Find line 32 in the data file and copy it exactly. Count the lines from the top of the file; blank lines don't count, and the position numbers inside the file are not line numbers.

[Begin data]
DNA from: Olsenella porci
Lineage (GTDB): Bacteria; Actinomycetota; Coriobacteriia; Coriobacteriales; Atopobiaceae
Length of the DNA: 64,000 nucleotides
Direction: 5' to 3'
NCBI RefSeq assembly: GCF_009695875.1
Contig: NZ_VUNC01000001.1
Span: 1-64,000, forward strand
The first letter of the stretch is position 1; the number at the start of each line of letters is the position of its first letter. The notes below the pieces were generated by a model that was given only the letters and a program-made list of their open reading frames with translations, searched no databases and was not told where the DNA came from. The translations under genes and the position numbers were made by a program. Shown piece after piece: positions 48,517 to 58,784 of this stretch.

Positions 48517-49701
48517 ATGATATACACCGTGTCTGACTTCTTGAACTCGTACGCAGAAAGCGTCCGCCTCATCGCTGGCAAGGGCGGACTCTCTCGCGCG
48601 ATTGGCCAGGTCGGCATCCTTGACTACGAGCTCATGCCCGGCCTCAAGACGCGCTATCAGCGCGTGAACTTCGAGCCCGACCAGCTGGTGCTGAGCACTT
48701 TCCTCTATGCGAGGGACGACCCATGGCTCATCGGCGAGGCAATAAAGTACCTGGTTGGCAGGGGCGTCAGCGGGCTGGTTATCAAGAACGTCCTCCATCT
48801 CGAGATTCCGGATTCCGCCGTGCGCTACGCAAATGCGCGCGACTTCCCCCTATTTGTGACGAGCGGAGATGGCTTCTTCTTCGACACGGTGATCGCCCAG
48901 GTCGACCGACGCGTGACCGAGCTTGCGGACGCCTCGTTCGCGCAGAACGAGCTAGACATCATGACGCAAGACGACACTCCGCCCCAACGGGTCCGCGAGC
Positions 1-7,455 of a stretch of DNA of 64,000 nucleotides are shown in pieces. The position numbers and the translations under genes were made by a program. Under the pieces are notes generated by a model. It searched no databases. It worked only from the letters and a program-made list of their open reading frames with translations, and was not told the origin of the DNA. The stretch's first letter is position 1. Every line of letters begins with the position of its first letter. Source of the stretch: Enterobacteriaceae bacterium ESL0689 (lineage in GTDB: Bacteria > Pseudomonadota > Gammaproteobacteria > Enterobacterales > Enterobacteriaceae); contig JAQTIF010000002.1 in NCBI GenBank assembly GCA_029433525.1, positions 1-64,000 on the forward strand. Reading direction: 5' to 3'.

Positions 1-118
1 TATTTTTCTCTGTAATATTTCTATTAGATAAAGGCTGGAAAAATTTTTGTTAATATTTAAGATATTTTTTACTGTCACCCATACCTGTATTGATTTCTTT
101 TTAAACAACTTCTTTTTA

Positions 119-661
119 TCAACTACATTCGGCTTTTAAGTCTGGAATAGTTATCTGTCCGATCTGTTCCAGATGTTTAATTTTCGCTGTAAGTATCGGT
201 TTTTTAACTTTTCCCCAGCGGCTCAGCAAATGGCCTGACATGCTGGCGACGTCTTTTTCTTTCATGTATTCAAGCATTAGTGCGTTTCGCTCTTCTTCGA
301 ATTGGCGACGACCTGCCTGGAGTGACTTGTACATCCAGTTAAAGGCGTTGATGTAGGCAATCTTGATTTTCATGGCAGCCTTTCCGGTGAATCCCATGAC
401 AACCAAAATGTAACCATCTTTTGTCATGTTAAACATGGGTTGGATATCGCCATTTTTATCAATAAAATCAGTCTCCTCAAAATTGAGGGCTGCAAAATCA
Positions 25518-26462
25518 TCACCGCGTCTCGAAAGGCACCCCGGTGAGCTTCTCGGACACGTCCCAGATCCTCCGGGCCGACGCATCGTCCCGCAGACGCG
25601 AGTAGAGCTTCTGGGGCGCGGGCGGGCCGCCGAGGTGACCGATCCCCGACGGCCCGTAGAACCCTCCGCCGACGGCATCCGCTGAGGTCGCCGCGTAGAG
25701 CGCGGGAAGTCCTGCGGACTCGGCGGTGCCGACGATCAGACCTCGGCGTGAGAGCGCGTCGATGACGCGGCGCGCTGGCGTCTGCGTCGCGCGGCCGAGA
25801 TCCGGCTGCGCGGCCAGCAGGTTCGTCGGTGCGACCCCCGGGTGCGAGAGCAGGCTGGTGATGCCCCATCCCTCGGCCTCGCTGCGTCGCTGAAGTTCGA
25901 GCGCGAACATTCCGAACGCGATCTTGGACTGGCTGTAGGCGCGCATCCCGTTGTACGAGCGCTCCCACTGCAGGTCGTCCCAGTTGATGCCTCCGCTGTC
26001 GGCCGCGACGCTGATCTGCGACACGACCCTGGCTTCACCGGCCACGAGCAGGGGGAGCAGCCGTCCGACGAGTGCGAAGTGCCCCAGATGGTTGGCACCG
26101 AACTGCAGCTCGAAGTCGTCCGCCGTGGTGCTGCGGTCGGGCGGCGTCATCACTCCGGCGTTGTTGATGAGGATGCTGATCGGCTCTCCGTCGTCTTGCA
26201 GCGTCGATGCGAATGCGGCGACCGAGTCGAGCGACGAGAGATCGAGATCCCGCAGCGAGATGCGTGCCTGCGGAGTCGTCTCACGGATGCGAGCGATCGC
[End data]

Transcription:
26201 GCGTCGATGCGAATGCGGCGACCGAGTCGAGCGACGAGAGATCGAGATCCCGCAGCGAGATGCGTGCCTGCGGAGTCGTCTCACGGATGCGAGCGATCGC